Kansas Trail Guide: The Best Hiking, Biking, and Riding in the Sunflower State has been published! Buy a copy here
2016 is the centennial celebration of America’s National Parks, and nationally recognized historic sites can be found throughout the state of Kansas. Our favorites are those with trails to explore, like the Tallgrass Prairie National Preserve near Strong City (keep an eye out for the bison herd!) and the Brown V Board of Education National Historic Site which is the start to the Landon Nature Trail.
Here are two places to join in the celebrations for the National Parks on the official parks birthday weekend (August 27 and 28).
August 27, 2016 at Fort Scott National Historic Site – Vintage baseball and picnic in the park
From the NPS website:
Bring your family and a picnic basket full of your favorite food.Eat on the grounds of a frontier 1840s fort while listening to period music.Music will be provided from 11:00 a.m.-1:00 p.m.
Then at 1:00 p.m., you are invited to watch a Civil War era baseball game that will be held on the grounds of the historic site. Two vintage teams will square off against each other;the Topeka Westerns will take on the Wichita Bull Stockings in a rousing game using 1860s rules, uniforms, and equipment.
August 27, 2016 at Fort Larned – Picnic in the park
A prairie dog show and talk starts the day at 10am at the visitor’s center, and throughout the day will be presentations on the history of the area along with a concert by the revived Fort Larned Post Band. Find out more details of the day here.
We’ll keep you updated on more centennial park events throughout the rest of the year.
Planning to go to one of these? Let us know in the comments!
So it’s National S’mores Day. I’m not sure when the tradition started of making national days began – already in August, according to NationalDayCalendar.com, there’s been a National Raspberry Cream Pie Day (August 1), National Root Beer Float Day (August 6), and National Sneak Some Zucchini Onto Your Neighbor’s Porch Day (August 8).
These days are a bit strange, yes, but why not join in on the fun!
While s’mores are the classic end of a camping/trail day treat, toasted over a fire, here are three places in Kansas where you can get your s’mores fix without the campfire.
The Donut Whole (1720 E Douglas Ave, Wichita) makes their donuts from scratch with locally sourced ingredients and along with other unique flavors like Maple Bacon and Peanut Butter and Grape, they’ve got a S’mores donut. Oh, and they’ve got a 24-hour drive up window.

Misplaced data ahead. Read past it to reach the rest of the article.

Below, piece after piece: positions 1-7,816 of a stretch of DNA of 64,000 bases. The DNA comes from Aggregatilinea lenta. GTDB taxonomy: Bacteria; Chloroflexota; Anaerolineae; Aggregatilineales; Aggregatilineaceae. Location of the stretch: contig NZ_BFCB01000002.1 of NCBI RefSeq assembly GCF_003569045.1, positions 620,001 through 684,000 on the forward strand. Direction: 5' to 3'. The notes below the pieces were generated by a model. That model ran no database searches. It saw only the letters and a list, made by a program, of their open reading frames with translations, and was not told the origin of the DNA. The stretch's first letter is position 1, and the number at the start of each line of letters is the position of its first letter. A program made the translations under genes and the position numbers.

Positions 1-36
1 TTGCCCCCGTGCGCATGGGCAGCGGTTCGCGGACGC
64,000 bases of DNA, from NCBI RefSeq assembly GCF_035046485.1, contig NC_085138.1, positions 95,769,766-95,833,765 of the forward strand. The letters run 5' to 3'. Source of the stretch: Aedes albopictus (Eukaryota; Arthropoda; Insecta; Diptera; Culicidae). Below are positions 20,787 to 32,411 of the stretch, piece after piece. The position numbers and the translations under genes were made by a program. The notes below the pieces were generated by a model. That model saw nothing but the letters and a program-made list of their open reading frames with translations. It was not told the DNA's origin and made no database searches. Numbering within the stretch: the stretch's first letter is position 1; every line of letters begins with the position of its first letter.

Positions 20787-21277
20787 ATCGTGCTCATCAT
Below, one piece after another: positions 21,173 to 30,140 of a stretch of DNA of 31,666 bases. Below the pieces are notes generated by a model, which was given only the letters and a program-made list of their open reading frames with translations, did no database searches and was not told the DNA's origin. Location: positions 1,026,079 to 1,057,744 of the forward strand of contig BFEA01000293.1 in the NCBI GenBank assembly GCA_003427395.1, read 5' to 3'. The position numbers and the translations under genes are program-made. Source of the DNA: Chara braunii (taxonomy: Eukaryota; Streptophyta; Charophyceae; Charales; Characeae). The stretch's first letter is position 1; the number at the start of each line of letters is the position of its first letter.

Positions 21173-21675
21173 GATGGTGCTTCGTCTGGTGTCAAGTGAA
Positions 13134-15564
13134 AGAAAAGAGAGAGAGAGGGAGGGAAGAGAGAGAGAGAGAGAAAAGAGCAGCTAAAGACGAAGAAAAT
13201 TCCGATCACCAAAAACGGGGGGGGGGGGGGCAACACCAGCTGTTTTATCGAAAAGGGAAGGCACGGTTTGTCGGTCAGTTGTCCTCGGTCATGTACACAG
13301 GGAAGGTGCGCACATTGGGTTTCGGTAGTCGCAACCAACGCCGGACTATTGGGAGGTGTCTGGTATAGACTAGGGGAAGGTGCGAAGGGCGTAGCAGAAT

The vanilla marshmallows are made in house at Pinstripes (Prairiefire, 13500 Nall Avenue, Overland Park) for their s’mores dessert. You can counter some of the calories by playing bocce ball or going bowling.
At Sheridan’s Frozen Custard (stores around Kansas City and in Topeka) you can get a cone filled with fresh made vanilla frozen custard and topped with marshmallow creme, graham cracker, and chocolate chips.
Built in 2012, painted in 2015, and now standing proudly in its own pavilion in the tiny town of Wilson, Kansas is a 22 foot tall Czech egg.
Wilson, a town of around 800 people, is the Czech capital of Kansas due to the large number of immigrants from there that settled in the area.
Now about that egg. The tradition of painting eggs with intricate designs at/around Easter is centuries old, and these eggs are called kraslice. And this 7,000 pound hollow structure was hand-painted with motifs and designs symbolizing good fortune and new beginnings. It’s world’s largest status isn’t yet technically official as Guinness World Records still has to measure and sign off, but I’d defy you to name a larger Czech egg anywhere!
If you go:
Exit 206 off of I-70
Corner of 27th Street and Avenue D
Authors to speak about Kansas trails Saturday. Read the article in the Hays Daily News here.
We’ll be in Hays at the Hays Public Library at 1pm this Saturday, July 30. Our presentation will include just what you can find on the trails of Kansas if you take the time to get off the highway.
Far more than a flyover state, Kansas has plenty of trails for those on foot, on wheels, and on horseback. We’ll tell you our favorite spots around the state, give you some information about writing the book, sign books, and books will be available to buy a $24.95.
In the rich history of the Appalachian Trail, a more unlikely hero will not be found. In the spring of 1955, a grandmother from Ohio decided to walk the trail from Georgia to Maine “on a lark” and captured the attention and adoration of a nation. “Grandma Gatewood’s Walk” by Ben Montgomery recounts the story of the hard but captivating life of Emma “Grandma” Gatewood, a now iconic hiker of the Appalachian Trail, whose walk along the trail characterized her life of determination and grit. While many hikers today obsess about the latest gear, technology, and trail amenities, Gatewood had little more then a napsack, umbrella, and the kindness of strangers to see her through a 2000+ mile journey.
At a time when only a handful of people had hiked the entirety of the AT, she started walking at the age of 67 and just kept on going. The challenges that she overcame on the Appalachian Trail alone would make for an exceptionally inspiring read, but the book also artfully recounts Gatewood’s earlier walk through a marriage filled with adversity and abuse leading up to her first epic trail journey. Gatewood’s long walk is just the start of her remarkable hiking career and the book will certainly inspire people of all ages to dream big and hike on.
“Grandma Gatewood’s Walk” by Ben Montgomery is published and available through the Chicago Review Press
Our interview with Mary Gage for Kansas Outdoors magazine. Download and read it here.